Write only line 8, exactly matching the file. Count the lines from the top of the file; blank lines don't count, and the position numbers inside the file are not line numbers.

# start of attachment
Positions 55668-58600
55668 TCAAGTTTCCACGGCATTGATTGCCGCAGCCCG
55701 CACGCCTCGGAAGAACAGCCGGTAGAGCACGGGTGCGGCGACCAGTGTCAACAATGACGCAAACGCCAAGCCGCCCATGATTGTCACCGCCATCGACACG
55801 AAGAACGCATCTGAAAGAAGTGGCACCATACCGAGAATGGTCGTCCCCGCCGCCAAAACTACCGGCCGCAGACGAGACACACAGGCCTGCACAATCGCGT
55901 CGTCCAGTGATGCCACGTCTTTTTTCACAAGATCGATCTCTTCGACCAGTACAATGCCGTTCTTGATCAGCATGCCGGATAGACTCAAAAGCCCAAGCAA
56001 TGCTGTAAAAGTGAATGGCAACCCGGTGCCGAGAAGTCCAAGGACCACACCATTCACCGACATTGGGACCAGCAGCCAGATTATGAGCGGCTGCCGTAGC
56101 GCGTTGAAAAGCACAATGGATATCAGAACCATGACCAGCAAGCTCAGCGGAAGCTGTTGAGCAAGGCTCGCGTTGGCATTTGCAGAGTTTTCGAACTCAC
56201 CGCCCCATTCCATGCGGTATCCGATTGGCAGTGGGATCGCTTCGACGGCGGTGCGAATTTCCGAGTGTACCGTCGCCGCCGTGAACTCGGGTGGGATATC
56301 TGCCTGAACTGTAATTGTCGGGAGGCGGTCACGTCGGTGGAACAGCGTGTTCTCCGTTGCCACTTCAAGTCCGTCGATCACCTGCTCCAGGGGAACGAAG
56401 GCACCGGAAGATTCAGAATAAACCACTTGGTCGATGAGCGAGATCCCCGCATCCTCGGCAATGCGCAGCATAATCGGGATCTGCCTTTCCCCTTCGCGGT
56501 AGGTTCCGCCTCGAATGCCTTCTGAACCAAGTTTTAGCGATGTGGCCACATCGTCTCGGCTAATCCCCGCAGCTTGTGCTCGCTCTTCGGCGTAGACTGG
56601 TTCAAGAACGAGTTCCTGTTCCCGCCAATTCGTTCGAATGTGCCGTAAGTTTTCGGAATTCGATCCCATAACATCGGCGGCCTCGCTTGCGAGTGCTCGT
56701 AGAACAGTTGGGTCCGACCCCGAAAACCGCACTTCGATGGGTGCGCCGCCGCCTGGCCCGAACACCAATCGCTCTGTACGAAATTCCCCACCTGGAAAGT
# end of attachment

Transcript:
56201 CGCCCCATTCCATGCGGTATCCGATTGGCAGTGGGATCGCTTCGACGGCGGTGCGAATTTCCGAGTGTACCGTCGCCGCCGTGAACTCGGGTGGGATATC